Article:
Arts & Entertainment
Return to the Hiding Place
by Rusty Wright
Posted: May 24, 2015
World War II drama about Christian students hiding Jews from Nazis
Hans (David Thomas Jenkins)
Piet (Craig Robert Young)
As the world commemorates the 70th anniversary of the end of World War II, a newly-released film dramatically portrays a forgotten story of dedicated Christian students who played a vital role in rescuing hundreds of Jews from Nazi persecution. Driven by faith, love and conviction, these ordinary people with extraordinary devotion endured great hardship and risked their lives to protect the oppressed from Hitler's terror.
Dateline: Holland. Sound familiar? The late Corrie ten Boom inspired millions with her 1971 book and 1975 film, The Hiding Place. For sheltering and aiding Jews, she endured Ravensbruck, a Nazi concentration camp. Her father and sister perished in the prisons. Corrie survived and spent her remaining years traveling the world spreading hope, forgiveness, and reconciliation.
Now Return to the Hiding Place reveals more of this fascinating story, this time focusing on "Corrie's teenage army" – Dutch students who resisted the Nazi occupation by spiriting Jews to and from the ten Boom home, conducting espionage, running reconnaissance, and more.
Physics student Hans Poley (David Thomas Jenkins, CSI: Miami) refuses to join the Nazis and takes refuge with the ten Booms, where he befriends Jewish cantor Eusi (John Rhys-Davies, Indiana Jones and Lord of the Rings films). Piet Hartog (Craig Robert Young, Hawaii Five-0) and fiancée Aty (Corrie's niece; Rachel Hewitt) inspire Hans to surveil Nazi movements, map escape routes, warn of danger.
We see action, excitement, suspense. Students break into Nazi offices, rescue an entire orphanage of Jewish children from sure extinction, even blow up a bridge.
As Jewish refugees crowd her family home, Corrie (Mimi Sagadin) wrestles with the morality of lying to Nazis about harboring Jews. Cantor Eusi – despite being slow to help with household chores – is quick with sagacious admonition. The biblical harlot Rahab – Jesus' ancestor – lied to protect Jewish spies in Jericho, he notes. And in Exodus, Hebrew midwives lied to Pharaoh to save Hebrew babies; God blessed them. Eusi's comments provide ethical support for much of what Corrie and the student resisters do.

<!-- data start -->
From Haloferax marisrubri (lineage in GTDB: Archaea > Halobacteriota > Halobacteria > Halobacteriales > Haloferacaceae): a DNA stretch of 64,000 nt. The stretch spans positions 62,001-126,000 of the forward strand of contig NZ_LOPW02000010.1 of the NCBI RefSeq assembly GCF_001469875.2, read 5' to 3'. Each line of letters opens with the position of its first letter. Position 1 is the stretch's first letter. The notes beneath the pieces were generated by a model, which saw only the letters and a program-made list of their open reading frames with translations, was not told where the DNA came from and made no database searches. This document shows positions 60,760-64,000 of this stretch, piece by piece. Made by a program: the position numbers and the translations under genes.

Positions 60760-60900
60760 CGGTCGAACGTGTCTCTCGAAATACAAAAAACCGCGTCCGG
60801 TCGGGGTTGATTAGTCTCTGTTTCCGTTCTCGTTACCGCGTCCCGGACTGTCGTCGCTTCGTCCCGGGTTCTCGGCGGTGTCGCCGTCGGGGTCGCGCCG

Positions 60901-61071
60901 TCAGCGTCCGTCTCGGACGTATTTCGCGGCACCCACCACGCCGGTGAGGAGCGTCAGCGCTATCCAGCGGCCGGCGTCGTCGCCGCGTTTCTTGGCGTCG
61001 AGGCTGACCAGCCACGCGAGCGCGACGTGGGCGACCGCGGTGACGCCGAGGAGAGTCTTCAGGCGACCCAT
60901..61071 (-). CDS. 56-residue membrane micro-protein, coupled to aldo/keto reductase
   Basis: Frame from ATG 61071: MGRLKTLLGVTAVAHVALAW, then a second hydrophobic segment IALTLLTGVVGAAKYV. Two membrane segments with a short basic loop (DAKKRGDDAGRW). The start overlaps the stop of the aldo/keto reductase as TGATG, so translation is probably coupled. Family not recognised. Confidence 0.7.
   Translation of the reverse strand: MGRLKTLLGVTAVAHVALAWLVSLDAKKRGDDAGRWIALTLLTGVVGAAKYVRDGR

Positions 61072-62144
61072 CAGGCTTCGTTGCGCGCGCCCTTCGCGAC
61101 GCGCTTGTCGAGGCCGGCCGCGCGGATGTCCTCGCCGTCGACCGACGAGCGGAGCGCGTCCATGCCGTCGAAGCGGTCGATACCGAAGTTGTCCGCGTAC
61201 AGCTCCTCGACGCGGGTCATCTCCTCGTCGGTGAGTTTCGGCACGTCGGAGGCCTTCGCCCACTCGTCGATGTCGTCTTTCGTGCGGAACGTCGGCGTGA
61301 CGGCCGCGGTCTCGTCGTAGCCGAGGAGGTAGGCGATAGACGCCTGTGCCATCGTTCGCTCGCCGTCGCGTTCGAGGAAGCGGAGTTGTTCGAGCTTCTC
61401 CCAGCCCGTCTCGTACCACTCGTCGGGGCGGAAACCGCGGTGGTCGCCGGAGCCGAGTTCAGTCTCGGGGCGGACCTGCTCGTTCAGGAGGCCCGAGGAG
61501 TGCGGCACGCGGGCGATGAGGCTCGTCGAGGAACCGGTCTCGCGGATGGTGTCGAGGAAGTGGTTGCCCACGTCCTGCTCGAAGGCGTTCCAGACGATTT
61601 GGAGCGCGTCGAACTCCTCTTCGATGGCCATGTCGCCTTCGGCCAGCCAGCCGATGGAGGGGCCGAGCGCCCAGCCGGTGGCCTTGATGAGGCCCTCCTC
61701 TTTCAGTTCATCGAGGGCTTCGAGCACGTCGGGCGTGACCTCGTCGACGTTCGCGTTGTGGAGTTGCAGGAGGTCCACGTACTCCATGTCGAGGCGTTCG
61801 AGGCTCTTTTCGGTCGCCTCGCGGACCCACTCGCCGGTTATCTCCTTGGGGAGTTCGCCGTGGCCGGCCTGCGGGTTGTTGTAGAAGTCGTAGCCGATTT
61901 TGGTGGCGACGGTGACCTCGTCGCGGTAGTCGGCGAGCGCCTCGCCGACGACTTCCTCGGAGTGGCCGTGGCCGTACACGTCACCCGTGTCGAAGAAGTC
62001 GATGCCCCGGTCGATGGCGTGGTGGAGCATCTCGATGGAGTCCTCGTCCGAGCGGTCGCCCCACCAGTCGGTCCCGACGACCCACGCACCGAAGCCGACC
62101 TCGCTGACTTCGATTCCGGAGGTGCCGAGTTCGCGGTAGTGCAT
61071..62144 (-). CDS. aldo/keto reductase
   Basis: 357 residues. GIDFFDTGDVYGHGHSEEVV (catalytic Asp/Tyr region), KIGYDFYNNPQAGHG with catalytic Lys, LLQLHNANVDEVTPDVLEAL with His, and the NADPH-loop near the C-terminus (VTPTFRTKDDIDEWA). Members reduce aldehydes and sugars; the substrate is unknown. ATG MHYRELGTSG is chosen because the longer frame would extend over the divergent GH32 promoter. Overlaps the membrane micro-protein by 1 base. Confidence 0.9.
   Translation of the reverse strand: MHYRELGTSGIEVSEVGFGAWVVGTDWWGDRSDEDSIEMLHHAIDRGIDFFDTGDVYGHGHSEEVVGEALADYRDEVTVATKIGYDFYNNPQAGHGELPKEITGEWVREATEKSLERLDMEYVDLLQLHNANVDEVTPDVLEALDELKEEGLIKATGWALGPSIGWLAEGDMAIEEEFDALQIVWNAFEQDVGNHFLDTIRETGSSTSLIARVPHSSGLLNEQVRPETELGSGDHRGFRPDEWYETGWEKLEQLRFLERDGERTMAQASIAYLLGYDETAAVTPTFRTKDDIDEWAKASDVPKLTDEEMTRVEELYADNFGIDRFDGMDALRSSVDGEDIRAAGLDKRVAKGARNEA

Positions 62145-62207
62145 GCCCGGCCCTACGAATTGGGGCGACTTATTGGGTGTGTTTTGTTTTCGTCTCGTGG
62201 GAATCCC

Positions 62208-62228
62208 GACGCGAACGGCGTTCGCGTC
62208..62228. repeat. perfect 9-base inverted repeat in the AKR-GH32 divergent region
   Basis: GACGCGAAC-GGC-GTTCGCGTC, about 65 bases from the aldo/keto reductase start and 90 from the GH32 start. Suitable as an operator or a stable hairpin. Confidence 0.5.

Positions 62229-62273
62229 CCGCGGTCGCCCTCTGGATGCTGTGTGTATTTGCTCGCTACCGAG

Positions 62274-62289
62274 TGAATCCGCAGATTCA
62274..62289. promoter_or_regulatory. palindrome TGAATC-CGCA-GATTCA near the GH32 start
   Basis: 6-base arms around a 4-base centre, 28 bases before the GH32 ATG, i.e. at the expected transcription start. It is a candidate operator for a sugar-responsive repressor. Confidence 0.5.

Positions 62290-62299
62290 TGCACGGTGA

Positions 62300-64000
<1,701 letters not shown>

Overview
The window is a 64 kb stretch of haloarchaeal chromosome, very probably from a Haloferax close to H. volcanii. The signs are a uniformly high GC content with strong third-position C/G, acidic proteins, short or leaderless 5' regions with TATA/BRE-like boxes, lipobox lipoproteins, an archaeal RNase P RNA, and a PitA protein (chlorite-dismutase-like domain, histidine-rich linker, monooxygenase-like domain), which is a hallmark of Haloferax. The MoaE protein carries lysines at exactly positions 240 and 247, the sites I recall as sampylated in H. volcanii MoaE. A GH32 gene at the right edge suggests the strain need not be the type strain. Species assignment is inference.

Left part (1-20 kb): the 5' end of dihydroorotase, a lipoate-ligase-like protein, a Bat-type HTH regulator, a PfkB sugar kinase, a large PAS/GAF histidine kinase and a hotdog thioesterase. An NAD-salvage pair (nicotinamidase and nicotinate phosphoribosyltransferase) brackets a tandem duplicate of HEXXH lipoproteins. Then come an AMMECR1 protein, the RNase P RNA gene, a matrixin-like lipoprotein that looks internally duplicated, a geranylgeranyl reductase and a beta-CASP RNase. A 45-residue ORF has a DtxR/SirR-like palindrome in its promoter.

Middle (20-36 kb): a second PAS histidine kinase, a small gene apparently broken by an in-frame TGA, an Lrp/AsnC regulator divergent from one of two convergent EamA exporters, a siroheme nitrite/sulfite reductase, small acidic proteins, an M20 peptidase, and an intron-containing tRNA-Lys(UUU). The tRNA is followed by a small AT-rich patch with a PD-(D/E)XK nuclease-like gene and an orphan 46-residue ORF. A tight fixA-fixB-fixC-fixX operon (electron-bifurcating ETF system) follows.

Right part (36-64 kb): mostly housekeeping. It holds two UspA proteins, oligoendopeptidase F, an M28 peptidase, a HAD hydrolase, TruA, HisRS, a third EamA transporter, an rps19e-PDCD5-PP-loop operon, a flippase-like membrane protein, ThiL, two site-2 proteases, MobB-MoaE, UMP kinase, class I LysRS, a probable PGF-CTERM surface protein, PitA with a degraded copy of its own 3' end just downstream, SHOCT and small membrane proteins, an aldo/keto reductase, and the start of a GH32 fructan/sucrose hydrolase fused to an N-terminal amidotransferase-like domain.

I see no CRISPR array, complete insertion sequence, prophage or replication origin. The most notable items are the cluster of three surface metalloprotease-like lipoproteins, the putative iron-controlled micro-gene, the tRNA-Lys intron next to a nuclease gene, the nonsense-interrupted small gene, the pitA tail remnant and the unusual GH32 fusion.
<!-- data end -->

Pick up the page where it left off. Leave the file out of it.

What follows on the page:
As the will of the students goes…
I found this story's student emphasis especially resonant.
Anti-Semitism makes my blood boil, which likely is one reason I found this film so inspiring. My hometown, Miami, has a Jewish population greater than many cities of Israel. Many of my childhood friends were Jewish. In grade school, we sang Hanukkah songs along with Christmas carols. When I discovered that some people didn't like my Jewish friends simply because they were Jewish, I thought, "That's pretty stupid!"
Youth education can greatly influence mind-set, as Hitler well understood. Recently I told Ed, a childhood friend, how our youth had shaped my attitudes toward Jewish culture. He concurred. His friendship with Mike, our Jewish classmate, prompted him to join the Boy Scout troop at Mike's synagogue as the only Gentile troop member. Their class represented candles on a "Living Menorah" during a school Christmas pageant. Ed's warmth toward Judaism hasn't waned.
In Jerusalem a few years ago, I asked two professors at Yad Vashem's International Institute for Holocaust Research if they knew of Corrie ten Boom. "Oh yes," they replied. "We have an actress that portrays Corrie for our educational workshops." Yad Vashem's special memorial to "The Righteous Among the Nations" honors Gentiles who aided Jews, including Corrie, her father Casper, her sister Elisabeth, and Piet Hartog.
Teach the children well
During the film credits, the real Hans, late in life, reflects on the faith that sustained him all along. Quoting Job, an Old Testament figure also acquainted with hardship, Hans affirms, "I know that my Redeemer lives."
The watchword for Return to the Hiding Place is "As the will of the students goes, so goes the will of the nation." This student movement had a profound impact on wartime Holland. The film's lessons – standing firm in faith, for the persecuted and against tyranny – can be an important part of today's education. A poignant reminder to "teach the children well."
Rated PG-13 (USA) "for violence and disturbing thematic material."
Rusty Wright is an author and lecturer who has spoken on six continents. He holds Bachelor of Science (psychology) and Master of Theology degrees from Duke and Oxford universities, respectively. www.RustyWright.com• E-mail the author (moc.loa@thgirwytsur*) • Author's website (personal or primary**)
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